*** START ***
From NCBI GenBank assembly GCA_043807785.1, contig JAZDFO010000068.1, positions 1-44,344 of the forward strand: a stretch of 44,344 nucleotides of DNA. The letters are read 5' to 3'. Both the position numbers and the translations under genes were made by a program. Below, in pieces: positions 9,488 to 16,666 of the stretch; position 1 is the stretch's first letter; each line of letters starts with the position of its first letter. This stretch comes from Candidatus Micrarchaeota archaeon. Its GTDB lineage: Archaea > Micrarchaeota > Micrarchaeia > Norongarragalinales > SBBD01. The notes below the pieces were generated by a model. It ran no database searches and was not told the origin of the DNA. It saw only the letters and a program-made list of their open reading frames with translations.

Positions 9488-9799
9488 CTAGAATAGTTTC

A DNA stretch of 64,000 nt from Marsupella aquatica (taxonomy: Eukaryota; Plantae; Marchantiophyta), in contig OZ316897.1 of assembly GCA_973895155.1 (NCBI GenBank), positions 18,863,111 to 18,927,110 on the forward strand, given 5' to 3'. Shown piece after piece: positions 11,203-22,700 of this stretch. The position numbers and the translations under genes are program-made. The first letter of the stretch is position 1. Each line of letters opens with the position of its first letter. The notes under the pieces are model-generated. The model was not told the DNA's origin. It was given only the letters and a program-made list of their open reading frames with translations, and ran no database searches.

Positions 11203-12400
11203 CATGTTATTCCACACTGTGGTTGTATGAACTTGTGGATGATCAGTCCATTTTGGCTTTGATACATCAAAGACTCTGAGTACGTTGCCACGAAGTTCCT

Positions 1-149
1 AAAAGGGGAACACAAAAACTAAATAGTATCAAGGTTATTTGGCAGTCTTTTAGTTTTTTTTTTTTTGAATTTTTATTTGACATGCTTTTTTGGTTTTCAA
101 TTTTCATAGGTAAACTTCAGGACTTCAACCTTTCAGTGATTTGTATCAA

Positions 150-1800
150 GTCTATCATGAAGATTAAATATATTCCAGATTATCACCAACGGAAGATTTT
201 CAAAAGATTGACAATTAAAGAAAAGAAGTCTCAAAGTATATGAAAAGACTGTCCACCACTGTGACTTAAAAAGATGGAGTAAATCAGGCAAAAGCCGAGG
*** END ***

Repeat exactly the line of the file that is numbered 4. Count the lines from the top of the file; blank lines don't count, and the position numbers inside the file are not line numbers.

A DNA stretch of 64,000 nt from Marsupella aquatica (taxonomy: Eukaryota; Plantae; Marchantiophyta), in contig OZ316897.1 of assembly GCA_973895155.1 (NCBI GenBank), positions 18,863,111 to 18,927,110 on the forward strand, given 5' to 3'. Shown piece after piece: positions 11,203-22,700 of this stretch. The position numbers and the translations under genes are program-made. The first letter of the stretch is position 1. Each line of letters opens with the position of its first letter. The notes under the pieces are model-generated. The model was not told the DNA's origin. It was given only the letters and a program-made list of their open reading frames with translations, and ran no database searches.